Family Resources

Individuals and families affected by a loved-one’s diagnosis of Alzheimer’s disease and other forms of dementia may find they have lots of questions – why is this happening, what can we expect, will it happen to me?

Alzheimer’s Disease is a progressive brain disorder that results in memory loss, language deficiencies, and other cognitive impairments. It is the most common form of dementia that is affecting millions of people all over the world.

While there is no current cure for Alzheimer’s, there are many treatments, recommendations, and help centers to improve the quality of life of both patients and caregivers as they go through this challenging journey. Each of the links below will take you to a printable list of places families can turn for help.



Facts About Alzheimer’s Disease

  • The human brain changes over time, but the abnormal occurrence of plaques and tangles is a sign of dementia-related disorders. While scientists do not know the exact connection between these abnormalities and Alzheimer’s, they do understand that nerve cells are being blocked, causing memory loss and other cognitive disabilities (Alzheimer’s Association).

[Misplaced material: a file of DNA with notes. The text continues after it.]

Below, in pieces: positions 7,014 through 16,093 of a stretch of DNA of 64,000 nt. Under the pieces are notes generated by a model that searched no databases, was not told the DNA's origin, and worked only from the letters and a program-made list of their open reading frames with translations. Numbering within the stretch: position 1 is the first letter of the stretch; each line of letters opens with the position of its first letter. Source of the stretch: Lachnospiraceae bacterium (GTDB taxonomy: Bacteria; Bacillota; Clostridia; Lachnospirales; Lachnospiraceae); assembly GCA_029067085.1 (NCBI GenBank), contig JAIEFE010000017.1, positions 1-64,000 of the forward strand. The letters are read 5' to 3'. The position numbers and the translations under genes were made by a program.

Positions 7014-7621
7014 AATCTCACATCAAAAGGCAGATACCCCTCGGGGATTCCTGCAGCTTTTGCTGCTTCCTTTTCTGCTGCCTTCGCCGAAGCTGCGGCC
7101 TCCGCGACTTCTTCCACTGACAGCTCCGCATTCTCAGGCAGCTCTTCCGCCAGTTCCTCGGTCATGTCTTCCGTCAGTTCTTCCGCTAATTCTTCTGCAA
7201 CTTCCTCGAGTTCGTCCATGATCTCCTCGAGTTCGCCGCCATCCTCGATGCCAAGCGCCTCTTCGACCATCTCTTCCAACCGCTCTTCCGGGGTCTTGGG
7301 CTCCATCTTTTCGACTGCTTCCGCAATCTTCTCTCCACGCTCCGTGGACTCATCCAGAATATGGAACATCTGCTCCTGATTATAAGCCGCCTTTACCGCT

• Alzheimer’s usually affects older victims, especially those over 60. The disease slowly progresses, affecting thought, memory and language in subtle then more apparent ways (Medline Plus).
 
  • More than 5 million Americans are currently affected by Alzheimer’s and are expected to reach 15 million by 2050. These numbers reach greater proportions internationally, with a current 26 million affected by the disease and a 106 million predicted by 2050 (Alzheimer’s Disease Research).
 
  • Women are more likely to develop Alzheimer’s than men because women tend to have longer life expectancies and hence are more vulnerable to aging-related diseases (Women’s HealthCare Forum).
 
  • Genetics is only one of the factors that contributes to Alzheimer’s. While researchers do not know what exactly causes Alzheimer’s, there has been scientific evidence linking four chromosomes to the disease: 1, 14, 18, and 21 (WebMD).